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by | Dec 7, 2020 | Financial Planning, Tax Planning | 0 comments

When the time comes to withdraw from your RESP, most people have many questions. There are a few things to keep in mind when you wish to withdraw money for your student. Watch our video below to learn more:

First, let’s review some of the terminology.

When making contributions to your RESP, most people will earn CESG – Canada Education Savings Grants. That’s the 20% grant the government applies to certain contributions. When you withdraw from the RESP, the grants and the growth are described as EAP – Educational Assistance Payments. Both the grants and the growth are taxable when withdrawn.

There is another portion of the RESP called “Post-Secondary Education” withdrawal, or PSE. This is comprised of your contributions, and is not taxed when withdrawn.

A third term you should be familiar with is a “Proof of Enrollment”. This is needed every time your student makes a withdrawal from the RESP. It must include:

  • the student’s full name
  • the name of the institution they are attending
  • the semester start date
  • the year of the program and other information

There are many acceptable proof of enrollment documents, but most commonly we receive a letter from the registrar, an official timetable, or a tuition invoice. A letter of acceptance does not provide valid proof of enrollment.

There are limits on the EAP that can be withdrawn when your student begins their post-secondary program, and these depend on the qualifying time your student is enrolled for. However, once your student is enrolled, there are virtually no limits on how much of your contribution you can withdraw.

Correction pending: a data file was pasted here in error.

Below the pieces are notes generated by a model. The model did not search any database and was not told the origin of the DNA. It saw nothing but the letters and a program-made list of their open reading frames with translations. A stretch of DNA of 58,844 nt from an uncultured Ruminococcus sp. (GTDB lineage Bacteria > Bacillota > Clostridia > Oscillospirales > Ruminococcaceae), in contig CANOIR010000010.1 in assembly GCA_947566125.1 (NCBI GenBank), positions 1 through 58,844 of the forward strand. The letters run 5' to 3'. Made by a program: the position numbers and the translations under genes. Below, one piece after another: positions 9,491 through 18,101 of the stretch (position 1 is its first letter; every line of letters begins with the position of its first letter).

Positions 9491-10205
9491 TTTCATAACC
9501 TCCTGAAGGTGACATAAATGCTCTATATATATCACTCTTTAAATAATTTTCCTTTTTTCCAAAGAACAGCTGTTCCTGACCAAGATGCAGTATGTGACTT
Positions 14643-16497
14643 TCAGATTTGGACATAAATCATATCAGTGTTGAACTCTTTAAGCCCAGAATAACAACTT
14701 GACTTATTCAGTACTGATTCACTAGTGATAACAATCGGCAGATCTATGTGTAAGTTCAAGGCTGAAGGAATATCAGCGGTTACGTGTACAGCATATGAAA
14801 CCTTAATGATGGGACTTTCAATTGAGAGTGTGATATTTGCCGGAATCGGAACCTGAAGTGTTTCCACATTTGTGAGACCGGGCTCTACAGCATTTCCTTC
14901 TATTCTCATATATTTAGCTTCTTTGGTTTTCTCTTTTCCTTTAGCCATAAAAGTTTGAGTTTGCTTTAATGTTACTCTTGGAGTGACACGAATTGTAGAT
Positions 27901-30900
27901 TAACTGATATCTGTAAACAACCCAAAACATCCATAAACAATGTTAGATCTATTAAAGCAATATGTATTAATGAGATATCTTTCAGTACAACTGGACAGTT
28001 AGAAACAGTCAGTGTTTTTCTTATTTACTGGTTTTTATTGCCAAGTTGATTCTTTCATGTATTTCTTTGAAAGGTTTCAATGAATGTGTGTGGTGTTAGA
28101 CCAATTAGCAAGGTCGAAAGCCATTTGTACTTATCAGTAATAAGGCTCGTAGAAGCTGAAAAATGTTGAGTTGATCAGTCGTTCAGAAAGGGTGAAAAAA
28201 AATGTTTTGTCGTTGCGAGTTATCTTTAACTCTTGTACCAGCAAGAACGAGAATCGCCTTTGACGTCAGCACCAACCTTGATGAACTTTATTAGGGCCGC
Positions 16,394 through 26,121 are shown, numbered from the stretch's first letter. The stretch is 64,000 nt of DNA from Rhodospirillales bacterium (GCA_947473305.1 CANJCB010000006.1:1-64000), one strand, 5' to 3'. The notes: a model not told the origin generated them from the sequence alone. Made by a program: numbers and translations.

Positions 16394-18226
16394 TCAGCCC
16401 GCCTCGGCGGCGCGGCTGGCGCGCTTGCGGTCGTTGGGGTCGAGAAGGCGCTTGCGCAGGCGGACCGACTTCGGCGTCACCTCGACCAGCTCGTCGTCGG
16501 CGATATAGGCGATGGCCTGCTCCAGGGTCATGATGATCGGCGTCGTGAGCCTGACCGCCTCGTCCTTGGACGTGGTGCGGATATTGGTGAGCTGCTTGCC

It is helpful to try to anticipate how likely your student is to earn additional income throughout their post-secondary careers.

When you withdraw EAP on behalf of your student, this money is taxable to them. We find that generally students will work less in their first two years of study as they often will be trying to get a handle on what university life is like.

In years where your student is earning less income, it may be beneficial to focus on withdrawing the taxable portion of the RESP. Additionally, should your student complete their studies and not need the full value of the RESP, it is much easier to withdraw your own contributions than it is to withdraw remaining grant and growth.

Knowing how to effectively use your RESP is not something you need to manage on your own. Providing the information discussed to your advisor will help us create a strategy for you to help minimize taxes and maximize the benefit of your RESP. For information please contact us.